Jeremy Taggart is probably my favourite drummer of all time. His fills are never egregious, but never unimpressive and his snare patterns would make fantastic riffs on their own. Through Chris Eacrett was replaced on subsequent OLP efforts by Duncan Coutts, they do share one defining similarlity – they like to get low. As such, the bass does a lot of lurking in the depths of this song while Taggart’s snare-and-hi-hat-heavy performance puts him front and center in the mix. Eacrett puts out wave after wave of resonance, where Taggart’s lively performance frames it and shapes it with snare pummelings, working together to create something just as much felt as heard.

Tagged , , , , , , , , , , ,

#24: Raine Maida – We All Get Lighter

(Kingnoise Records, 2013)


(Image from confrontmagazine.com)

It’s been a long road. Our Lady Peace was one of my favourite bands in high school, and my fondness for their first four albums has never really diminished. It was after Spiritual Machines that the change started (new guitarist, new producer, no falsetto!?), and Healthy in Paranoid Times when I parted company with the band. I would listen to the occasional single and then turn back around, disappointed. Their most recent, Curve, caught my ear and kept me there. It wasn’t a matter of ‘returning’ to an earlier period in the band’s life as was promised quite a few times. Can’t step in the same river twice and all that. It was more as if both they and I were more comfortable with the band that they had become. It only does so good to stamp your foot and say ‘where’s the falsetto?’ and ‘where are the sweet riffs?’ because you’re not going to find them. The band has ten plus years of time put in since then, and they have all, obviously, matured. And, in a way, it got me ready for this album.

I bypassed Maida’s first solo album, The Hunter’s Lullaby, as I was still not ready to accept the fact that the band I loved had changed; hearing their lead singer doing singer-songwriter material was NOT going to help with that. Having enjoyed the approach on Curve, however, and hearing the lead single from the album (the brass-tinger folk of “Montreal”), I decided to make the leap.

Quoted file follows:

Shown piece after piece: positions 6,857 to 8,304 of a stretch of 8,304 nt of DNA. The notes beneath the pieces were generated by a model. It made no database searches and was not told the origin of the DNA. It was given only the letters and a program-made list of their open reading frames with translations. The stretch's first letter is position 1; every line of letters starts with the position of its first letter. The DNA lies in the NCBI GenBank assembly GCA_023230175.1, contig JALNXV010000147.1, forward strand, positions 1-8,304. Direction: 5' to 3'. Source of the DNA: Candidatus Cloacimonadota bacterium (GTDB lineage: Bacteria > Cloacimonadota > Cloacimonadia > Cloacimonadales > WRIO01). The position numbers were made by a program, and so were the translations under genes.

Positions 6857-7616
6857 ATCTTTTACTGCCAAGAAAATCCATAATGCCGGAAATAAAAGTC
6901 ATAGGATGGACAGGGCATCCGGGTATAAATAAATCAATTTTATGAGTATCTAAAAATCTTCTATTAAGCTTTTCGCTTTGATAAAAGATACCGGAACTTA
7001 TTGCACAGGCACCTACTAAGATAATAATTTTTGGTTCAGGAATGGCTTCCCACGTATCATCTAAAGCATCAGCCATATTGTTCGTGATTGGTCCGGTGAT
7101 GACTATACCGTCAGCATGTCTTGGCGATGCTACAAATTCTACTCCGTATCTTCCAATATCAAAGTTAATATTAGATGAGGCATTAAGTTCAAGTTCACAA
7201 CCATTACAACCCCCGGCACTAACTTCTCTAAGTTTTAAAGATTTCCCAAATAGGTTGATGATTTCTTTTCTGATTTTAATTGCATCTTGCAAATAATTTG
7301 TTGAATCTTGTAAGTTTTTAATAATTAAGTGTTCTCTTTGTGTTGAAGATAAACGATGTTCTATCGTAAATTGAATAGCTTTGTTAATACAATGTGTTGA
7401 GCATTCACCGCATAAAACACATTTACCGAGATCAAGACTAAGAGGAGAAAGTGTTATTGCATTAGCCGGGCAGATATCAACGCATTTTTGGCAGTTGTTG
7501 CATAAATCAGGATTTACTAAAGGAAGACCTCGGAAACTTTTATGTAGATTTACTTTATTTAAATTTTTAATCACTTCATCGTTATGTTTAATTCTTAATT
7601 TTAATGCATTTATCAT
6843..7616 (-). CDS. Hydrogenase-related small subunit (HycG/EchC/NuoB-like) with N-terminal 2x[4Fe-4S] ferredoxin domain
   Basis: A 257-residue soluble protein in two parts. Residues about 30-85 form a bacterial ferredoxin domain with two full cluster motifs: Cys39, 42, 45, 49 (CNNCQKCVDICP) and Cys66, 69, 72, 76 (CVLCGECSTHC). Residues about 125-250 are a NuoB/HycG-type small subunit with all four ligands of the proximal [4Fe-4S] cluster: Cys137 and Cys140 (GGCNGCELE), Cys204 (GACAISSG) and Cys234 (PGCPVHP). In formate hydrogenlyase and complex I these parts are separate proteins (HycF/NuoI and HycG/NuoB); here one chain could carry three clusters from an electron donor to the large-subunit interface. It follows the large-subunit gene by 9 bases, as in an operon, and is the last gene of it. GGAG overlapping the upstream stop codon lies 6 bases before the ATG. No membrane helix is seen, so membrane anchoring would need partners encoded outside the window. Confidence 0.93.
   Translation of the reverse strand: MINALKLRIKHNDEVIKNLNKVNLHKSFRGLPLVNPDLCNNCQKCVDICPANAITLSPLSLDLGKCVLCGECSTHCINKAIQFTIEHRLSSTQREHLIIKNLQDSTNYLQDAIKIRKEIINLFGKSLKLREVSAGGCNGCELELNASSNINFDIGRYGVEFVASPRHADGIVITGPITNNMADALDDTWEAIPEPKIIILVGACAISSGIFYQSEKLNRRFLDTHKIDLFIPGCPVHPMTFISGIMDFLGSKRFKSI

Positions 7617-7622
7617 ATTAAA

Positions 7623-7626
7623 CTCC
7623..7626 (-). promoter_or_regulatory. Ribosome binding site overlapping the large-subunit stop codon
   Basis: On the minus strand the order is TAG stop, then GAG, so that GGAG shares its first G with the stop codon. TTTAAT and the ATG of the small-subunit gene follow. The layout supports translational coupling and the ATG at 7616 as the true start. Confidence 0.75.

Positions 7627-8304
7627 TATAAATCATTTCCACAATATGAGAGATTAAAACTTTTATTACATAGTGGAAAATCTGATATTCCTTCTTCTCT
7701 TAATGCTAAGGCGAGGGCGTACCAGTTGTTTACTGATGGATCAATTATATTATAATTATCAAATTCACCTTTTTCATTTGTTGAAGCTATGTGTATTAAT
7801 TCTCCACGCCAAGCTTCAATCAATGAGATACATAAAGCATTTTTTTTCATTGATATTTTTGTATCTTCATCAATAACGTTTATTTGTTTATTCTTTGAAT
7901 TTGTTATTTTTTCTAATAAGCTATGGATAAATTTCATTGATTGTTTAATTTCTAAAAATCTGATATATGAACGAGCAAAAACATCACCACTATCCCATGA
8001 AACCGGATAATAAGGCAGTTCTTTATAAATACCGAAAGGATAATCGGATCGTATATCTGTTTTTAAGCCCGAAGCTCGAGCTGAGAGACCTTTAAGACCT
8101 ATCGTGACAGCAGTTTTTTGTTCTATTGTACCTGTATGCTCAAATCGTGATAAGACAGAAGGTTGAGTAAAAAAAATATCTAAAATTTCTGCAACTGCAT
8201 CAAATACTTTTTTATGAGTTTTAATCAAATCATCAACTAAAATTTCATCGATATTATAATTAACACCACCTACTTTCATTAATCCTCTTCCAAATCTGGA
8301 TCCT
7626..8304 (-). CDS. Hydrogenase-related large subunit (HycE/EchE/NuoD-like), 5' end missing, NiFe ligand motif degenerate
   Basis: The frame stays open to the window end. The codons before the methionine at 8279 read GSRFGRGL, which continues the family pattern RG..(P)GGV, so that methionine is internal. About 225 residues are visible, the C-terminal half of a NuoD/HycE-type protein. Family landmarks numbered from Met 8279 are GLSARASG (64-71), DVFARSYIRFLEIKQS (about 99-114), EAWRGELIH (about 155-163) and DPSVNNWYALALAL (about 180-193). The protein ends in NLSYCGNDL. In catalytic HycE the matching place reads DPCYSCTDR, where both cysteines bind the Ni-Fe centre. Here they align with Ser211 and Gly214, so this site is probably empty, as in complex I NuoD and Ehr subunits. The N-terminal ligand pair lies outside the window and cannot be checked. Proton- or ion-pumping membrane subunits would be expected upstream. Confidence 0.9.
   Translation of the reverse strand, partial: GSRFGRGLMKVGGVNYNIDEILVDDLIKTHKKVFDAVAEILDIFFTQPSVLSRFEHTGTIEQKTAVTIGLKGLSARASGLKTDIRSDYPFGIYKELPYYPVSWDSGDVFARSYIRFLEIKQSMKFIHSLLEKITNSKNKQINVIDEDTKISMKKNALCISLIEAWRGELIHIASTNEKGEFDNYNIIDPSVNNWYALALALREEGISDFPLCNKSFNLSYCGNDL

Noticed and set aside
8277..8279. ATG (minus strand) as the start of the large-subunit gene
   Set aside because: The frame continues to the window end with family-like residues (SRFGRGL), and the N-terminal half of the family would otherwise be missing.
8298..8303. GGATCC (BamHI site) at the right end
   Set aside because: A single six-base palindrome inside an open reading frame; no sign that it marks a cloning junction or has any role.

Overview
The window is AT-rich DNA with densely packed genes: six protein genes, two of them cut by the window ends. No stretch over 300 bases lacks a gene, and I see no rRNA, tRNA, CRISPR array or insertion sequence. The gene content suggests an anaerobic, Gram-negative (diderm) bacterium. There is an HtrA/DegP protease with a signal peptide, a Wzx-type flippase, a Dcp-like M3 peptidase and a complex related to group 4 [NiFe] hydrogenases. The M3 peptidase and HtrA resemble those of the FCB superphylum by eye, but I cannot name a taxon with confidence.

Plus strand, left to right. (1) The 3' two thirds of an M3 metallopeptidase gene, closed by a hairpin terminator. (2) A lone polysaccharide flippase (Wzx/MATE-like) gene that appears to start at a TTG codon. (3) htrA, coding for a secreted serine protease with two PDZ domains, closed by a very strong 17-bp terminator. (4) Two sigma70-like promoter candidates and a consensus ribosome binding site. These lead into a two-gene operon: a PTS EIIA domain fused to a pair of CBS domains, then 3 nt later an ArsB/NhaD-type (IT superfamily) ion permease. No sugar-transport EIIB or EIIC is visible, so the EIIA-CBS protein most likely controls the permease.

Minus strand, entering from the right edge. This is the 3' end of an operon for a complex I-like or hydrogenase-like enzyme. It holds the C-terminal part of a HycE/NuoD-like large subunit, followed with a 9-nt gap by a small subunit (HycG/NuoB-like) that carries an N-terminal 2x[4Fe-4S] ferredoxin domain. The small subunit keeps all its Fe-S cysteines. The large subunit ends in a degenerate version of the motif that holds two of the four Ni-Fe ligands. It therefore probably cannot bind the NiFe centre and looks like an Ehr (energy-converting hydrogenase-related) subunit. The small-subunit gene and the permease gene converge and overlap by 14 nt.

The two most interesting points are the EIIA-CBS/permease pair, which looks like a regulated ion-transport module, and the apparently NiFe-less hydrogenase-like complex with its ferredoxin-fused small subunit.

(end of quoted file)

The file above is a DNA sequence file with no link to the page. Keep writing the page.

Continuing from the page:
The instrumentation is the first thing that struck me, as the first track on the album (the provocatively titled “How to Kill A Man”) begins with a sharp violin tremolo and female backup singers beautifully harmonizing on the chorus; the aforementioned “Montreal” has a jaunty horn line adorning the hook; both “Rising Tide” and “Numbers” employ drum machines, which I never imagined I’d hear paired with Maida’s voice. It’s fun to hear all different kinds of instruments being drawn on to fill out and suit each track (the anarchic, jazzy trumpet on “Rising Tide” is not something I expected to hear! It almost sounds like a brass line from Radiohead’s “The National Anthem) – it makes each song stand out more. This is especially true after being used to mostly hearing him front a guitar-bass-drum trio for so long. The album sounds quite lush as a result. It’s sparse when it needs to be, but the range of frequencies is filled out quite nicely as each track progresses.

Maida has managed to find a second somewhat unique voice after dropping his down post-Spiritual Machines. His assured baritone carries the melodies he’s written quite nicely, though it feels as if its timbre is lending the proceedings a more melancholic air – even the joyous-sounding “Montreal” feels bittersweet because of it. The best example on the album is probably the appropriately sombre “How to Kill A Man.” The melody is ponderous, as I have found they have been on the last couple of OLP releases, but not in the least bit boring (he commits a brief brush with his old falsetto during the verses) – the multiple Maida vocal tracks move smoothly with the backing vocals and manage to hit just the right peaks to create a haunting effect on “bury your heart with this guilt and regret/it’s the surest way there is to kill a man.”